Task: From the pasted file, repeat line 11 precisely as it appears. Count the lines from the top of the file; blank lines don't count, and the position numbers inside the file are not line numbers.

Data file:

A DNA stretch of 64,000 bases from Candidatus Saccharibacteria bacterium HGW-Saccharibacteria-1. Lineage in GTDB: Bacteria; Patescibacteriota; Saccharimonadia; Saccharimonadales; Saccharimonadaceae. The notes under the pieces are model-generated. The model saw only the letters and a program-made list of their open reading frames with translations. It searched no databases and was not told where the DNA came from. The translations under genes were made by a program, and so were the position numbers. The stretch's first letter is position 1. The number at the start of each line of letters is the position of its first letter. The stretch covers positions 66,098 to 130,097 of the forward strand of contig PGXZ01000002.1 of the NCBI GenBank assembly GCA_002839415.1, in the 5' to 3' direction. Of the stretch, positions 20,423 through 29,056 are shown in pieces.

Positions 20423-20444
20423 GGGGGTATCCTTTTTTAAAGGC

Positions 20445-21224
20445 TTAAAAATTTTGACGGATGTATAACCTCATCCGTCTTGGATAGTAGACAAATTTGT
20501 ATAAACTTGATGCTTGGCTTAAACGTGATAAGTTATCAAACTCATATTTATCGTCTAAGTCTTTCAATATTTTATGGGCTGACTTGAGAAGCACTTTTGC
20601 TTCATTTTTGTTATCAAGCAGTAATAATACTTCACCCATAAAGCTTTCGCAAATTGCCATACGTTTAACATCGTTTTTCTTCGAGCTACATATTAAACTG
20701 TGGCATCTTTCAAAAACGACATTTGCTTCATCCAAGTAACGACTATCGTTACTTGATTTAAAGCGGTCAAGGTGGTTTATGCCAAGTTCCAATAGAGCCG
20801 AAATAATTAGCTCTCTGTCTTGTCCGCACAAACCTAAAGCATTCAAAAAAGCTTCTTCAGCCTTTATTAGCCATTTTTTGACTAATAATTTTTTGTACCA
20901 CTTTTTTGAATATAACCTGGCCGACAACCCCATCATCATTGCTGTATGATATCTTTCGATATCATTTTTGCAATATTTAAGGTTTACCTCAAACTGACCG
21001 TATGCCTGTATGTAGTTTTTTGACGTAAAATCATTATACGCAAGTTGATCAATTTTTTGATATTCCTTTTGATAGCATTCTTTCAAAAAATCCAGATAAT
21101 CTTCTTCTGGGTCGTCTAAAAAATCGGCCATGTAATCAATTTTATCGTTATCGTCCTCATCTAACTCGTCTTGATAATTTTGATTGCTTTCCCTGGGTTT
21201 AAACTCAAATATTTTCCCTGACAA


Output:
21001 TATGCCTGTATGTAGTTTTTTGACGTAAAATCATTATACGCAAGTTGATCAATTTTTTGATATTCCTTTTGATAGCATTCTTTCAAAAAATCCAGATAAT